“With the FDA in the MS spotlight today you may find the following article of interest. It highlights the problems we (pharma and academia) are facing regarding drug development for MS. We need a new model. Which is why we have proposed the BPA (Big Pharma Alternative) to drug development. To get the BPA off the ground will require political will and stamina. May be then we will see real movement in the repurposing field and regulators that understand what academia is trying to do for people with MS and other diseases.”
….. In 1975, the pharmaceuticals industry spent the equivalent of $100 million in today’s dollars for research and development of the average drug approved by the U.S. Food and Drug Administration, according to the Tufts Center for the Study of Drug Development. By 1987, that figure had tripled, to $300 million. By 2005, this figure had more than quadrupled, to $1.3 billion…..
….. The true amount that companies spend per drug approved is almost certainly even larger today. My Forbes colleague Matthew Herper recently totaled R&D spending from the 12 leading pharmaceutical companies from 1997 to 2011, and found that they had spent $802 billion to gain approval for just 139 drugs: a staggering $5.8 billion per drug…..
….. The biggest driver of this phenomenal increase has been the regulatory process governing Phase III clinical trials of new pharmaceuticals on human volunteers. One reason: Phase III clinical trials have become far larger and more complex than they were in the past. From 1999 to 2005, as the Tufts group has shown, the average length of a clinical trial increased by 70 percent; the average number of routine procedures per trial increased by 65 percent; and the average clinical trial staff work burden increased by 67 percent. On top of that, increasingly stringent enrollment criteria and trial protocols resulted in 21 percent fewer volunteers being admitted into trials and 30 percent more enrollees dropping out before completion of the tests…..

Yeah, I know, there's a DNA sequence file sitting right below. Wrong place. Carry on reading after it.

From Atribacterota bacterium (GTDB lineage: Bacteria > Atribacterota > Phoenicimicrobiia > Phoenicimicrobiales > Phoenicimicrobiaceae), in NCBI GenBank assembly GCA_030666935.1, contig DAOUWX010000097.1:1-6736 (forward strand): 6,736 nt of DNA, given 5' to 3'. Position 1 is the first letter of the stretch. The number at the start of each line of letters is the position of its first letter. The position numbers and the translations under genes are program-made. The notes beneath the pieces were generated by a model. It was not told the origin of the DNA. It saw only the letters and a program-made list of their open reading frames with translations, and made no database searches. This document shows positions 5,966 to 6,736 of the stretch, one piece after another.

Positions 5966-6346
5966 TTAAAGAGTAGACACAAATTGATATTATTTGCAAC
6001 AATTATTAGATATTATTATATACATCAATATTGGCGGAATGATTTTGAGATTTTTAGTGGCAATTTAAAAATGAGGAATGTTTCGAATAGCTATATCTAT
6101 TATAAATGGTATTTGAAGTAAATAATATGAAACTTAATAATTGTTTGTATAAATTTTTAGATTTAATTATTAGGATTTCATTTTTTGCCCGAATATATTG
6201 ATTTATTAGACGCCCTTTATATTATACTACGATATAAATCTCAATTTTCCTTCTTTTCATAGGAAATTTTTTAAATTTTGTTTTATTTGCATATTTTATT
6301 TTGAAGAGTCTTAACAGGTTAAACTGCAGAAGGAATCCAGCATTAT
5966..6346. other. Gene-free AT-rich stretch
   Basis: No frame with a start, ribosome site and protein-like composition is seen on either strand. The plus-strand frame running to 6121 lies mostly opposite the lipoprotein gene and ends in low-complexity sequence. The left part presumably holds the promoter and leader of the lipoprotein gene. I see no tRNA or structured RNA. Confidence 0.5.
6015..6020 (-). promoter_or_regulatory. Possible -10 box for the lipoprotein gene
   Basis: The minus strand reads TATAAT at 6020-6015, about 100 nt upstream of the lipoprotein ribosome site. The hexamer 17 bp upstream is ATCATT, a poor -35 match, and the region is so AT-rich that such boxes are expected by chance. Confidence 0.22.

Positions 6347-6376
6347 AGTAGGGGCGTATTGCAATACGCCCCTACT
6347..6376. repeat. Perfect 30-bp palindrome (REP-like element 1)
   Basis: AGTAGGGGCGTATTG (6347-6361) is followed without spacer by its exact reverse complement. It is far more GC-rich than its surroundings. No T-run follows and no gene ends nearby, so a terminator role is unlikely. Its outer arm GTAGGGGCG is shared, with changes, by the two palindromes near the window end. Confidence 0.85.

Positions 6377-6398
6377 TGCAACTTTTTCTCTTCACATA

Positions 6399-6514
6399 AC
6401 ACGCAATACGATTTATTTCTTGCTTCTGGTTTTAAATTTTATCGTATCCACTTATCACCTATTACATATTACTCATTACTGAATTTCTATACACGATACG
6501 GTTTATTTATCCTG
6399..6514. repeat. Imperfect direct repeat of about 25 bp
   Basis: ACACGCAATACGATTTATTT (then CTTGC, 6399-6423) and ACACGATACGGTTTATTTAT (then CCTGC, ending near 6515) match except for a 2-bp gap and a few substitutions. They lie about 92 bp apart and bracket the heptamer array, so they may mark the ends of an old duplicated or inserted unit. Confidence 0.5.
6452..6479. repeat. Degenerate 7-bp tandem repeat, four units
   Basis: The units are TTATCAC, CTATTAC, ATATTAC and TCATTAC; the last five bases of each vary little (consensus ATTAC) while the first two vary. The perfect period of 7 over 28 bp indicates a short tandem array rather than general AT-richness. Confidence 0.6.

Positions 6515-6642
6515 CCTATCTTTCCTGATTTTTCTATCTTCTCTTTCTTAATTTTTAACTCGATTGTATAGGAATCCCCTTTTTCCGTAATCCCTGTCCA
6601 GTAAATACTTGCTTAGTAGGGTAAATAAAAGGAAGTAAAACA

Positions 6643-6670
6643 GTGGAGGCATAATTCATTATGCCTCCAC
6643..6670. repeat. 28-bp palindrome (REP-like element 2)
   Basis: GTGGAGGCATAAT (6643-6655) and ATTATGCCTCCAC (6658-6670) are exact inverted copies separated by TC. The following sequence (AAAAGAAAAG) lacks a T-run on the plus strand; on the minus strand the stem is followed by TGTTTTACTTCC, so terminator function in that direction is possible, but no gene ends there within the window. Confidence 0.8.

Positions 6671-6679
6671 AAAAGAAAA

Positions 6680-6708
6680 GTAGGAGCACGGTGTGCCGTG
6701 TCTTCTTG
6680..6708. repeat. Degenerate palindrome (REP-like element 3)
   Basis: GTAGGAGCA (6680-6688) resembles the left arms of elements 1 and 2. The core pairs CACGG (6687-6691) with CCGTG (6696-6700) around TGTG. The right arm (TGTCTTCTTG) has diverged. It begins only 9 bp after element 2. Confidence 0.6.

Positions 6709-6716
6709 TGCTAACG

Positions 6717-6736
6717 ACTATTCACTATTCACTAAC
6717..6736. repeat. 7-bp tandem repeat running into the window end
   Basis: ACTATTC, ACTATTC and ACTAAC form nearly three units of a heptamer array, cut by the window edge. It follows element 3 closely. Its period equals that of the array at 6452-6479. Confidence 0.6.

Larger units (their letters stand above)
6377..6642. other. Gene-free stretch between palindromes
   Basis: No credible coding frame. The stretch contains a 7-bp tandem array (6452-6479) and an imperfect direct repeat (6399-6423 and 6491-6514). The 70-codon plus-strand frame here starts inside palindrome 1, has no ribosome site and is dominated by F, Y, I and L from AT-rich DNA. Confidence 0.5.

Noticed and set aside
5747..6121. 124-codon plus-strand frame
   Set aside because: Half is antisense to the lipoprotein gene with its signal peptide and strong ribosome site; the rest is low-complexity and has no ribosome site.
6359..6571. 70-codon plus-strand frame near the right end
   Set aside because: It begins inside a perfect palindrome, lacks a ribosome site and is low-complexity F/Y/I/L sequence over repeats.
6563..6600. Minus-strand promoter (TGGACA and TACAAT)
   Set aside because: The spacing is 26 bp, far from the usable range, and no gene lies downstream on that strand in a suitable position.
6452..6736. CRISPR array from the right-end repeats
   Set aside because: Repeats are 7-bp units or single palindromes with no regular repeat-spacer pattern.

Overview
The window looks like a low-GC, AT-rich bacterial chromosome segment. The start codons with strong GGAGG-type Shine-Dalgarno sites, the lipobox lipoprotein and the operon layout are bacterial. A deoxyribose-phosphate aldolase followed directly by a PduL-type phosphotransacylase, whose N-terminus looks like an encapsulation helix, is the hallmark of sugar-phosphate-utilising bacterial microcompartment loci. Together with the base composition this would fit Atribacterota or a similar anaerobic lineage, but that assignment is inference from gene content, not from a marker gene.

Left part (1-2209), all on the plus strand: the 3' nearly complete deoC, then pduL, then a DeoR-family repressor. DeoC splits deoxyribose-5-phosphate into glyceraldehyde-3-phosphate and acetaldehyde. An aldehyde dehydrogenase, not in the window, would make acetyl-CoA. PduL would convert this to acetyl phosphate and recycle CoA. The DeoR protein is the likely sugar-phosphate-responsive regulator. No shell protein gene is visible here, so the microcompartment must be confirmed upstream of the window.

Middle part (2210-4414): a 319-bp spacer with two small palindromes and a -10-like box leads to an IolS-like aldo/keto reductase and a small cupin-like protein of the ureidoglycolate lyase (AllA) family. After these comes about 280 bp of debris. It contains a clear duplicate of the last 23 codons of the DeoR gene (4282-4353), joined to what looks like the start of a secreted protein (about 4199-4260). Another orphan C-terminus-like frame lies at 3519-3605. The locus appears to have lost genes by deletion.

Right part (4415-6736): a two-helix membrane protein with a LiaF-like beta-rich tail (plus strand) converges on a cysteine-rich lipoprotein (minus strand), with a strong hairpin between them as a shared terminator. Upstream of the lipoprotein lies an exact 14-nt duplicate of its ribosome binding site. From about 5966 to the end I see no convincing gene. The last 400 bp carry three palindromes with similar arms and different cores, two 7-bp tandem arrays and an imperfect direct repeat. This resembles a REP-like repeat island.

……. Overall, Phase III trials now represent about 40 percent of pharmaceutical companies’ R&D expenditures. But this often-cited statistic actually understates the gravity of the burden. This is because overall R&D expenditures include all pharmaceutical candidates that a company tests—including hundreds that never reach the Phase III trial stage. When we confined our analysis to those drugs that actually get approved, we found that Phase III clinical trials typically represent 90 percent or more of the cost of developing an individual drug all the way from laboratory to pharmacy……